Mylan's price hikes for the EpiPen of 500 percent over nine years is the latest in a series of "poor management" decisions by drugmaker's board, New York City Comptroller Scott Stringer told CNBC on Friday.
Stringer, who serves as custodian and investment advisor to the nation's fourth-largest pension system, called for an "independent board that can right this ship" at Mylan.
"I think this company has serious issues based on independence, oversight, and a long-term strategy," he said. "Our pension fund has a serious investment in Mylan."
"I don't really think they have independent directors. It's a smoke screen," Stringer said on "Squawk Box." "We have [also] always been concerned with their aggressive CEO compensation."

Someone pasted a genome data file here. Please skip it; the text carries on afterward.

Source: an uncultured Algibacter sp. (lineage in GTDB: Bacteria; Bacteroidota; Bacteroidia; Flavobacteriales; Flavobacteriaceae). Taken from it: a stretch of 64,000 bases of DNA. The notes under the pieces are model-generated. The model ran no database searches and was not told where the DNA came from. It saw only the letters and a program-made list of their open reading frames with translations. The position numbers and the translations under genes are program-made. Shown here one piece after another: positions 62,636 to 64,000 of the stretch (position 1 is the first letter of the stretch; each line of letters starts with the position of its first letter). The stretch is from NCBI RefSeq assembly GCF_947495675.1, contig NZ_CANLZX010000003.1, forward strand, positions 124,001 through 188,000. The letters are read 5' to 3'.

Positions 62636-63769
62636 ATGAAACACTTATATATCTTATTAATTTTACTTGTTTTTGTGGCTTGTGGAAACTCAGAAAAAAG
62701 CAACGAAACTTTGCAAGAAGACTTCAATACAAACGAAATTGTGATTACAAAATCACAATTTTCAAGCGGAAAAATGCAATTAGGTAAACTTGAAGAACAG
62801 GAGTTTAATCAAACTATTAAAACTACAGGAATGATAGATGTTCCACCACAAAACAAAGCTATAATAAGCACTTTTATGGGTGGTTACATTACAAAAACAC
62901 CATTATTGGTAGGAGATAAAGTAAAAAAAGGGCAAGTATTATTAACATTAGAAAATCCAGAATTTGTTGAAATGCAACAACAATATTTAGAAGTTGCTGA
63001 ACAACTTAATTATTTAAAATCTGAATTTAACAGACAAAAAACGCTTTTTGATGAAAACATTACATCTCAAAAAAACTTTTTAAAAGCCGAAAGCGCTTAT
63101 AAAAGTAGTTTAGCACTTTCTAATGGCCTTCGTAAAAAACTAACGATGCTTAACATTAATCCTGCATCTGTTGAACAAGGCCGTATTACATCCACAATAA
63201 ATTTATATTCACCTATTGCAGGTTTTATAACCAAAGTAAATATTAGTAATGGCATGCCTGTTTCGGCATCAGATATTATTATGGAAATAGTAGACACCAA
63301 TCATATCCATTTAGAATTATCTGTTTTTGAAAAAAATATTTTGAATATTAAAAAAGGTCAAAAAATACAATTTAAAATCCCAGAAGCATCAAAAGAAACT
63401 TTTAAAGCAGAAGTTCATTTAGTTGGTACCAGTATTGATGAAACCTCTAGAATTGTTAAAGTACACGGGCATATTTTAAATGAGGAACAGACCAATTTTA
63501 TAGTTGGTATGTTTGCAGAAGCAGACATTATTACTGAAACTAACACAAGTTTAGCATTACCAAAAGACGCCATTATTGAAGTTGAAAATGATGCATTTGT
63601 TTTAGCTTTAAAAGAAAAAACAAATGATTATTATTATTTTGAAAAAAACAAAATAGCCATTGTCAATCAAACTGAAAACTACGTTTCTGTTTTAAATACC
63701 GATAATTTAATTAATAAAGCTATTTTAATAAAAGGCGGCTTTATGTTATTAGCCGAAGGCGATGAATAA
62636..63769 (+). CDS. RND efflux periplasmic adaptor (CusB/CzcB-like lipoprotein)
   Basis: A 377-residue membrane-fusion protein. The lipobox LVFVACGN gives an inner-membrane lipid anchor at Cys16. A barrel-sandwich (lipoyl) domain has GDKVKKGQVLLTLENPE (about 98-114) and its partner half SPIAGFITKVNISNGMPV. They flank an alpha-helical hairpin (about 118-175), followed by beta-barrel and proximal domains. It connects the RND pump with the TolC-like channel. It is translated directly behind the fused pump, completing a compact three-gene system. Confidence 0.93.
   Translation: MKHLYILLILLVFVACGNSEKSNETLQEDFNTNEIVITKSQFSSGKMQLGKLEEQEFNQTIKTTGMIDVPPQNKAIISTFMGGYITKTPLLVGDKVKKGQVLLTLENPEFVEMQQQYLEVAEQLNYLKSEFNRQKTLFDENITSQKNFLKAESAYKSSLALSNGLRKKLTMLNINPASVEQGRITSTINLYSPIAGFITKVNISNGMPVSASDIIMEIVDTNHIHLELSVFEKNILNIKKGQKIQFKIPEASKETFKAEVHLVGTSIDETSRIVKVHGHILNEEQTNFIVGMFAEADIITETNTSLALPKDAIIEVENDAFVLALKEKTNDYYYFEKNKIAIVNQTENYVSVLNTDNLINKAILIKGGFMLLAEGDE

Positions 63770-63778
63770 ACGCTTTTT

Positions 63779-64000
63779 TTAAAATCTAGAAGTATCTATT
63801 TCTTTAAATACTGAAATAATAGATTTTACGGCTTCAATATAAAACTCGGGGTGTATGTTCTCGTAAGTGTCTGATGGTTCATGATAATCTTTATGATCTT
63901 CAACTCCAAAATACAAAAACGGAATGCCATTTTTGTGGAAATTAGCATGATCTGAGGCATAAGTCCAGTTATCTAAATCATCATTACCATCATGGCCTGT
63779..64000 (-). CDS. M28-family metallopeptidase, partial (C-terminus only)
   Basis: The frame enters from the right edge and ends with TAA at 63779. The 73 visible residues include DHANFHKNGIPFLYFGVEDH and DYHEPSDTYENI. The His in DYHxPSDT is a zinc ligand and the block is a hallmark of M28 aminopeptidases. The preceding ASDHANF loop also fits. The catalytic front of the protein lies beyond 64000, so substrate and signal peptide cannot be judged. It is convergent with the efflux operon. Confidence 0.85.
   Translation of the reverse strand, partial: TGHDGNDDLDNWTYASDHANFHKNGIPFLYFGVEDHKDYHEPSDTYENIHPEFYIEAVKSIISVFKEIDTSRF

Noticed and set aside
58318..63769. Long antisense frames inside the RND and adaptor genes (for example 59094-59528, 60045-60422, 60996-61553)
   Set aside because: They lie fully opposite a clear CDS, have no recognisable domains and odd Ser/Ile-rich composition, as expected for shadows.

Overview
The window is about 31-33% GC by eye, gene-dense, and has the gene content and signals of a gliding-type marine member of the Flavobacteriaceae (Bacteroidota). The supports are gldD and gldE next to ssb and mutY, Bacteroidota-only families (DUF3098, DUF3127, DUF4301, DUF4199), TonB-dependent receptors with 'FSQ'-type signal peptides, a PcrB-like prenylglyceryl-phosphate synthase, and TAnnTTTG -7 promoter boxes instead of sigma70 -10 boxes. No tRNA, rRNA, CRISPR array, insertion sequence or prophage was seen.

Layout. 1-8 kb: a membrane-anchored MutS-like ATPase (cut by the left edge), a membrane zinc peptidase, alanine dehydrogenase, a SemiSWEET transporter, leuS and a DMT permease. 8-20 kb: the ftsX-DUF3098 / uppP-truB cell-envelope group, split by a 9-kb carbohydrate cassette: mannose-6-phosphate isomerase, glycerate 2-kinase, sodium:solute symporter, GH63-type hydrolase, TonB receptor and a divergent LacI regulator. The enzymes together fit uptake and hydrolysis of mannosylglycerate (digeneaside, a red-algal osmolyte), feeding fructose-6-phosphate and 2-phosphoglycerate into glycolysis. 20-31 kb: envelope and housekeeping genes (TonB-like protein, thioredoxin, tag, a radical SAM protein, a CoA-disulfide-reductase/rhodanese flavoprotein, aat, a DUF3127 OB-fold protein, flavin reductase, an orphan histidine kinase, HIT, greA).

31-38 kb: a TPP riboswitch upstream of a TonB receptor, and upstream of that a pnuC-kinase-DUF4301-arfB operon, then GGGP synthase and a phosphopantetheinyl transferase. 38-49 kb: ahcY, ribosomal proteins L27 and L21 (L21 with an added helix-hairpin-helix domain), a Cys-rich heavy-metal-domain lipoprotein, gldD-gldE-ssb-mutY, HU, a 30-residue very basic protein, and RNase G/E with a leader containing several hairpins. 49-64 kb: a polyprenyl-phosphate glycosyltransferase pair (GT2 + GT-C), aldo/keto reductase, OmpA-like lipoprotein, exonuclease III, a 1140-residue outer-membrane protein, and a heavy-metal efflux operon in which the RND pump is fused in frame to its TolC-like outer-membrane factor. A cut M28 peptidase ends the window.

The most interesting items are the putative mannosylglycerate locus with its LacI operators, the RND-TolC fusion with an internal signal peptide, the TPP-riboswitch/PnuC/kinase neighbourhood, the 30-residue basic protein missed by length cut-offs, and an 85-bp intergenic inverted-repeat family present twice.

Mylan did not immediately respond to CNBC's request for comment on Stringer's demands.
Addressing the public outcry, Mylan CEO Heather Bresch tried in a recent CNBC interview to justify the repeated EpiPen price hikes to a retail cost of more than $600. The EpiPen list price in 2007 was $100.
"I quite frankly don't know how she can sleep at night knowing there's a real risk that people can't get this product to save lives of children," Stringer said. "They overplayed their hand. I think this is price gouging."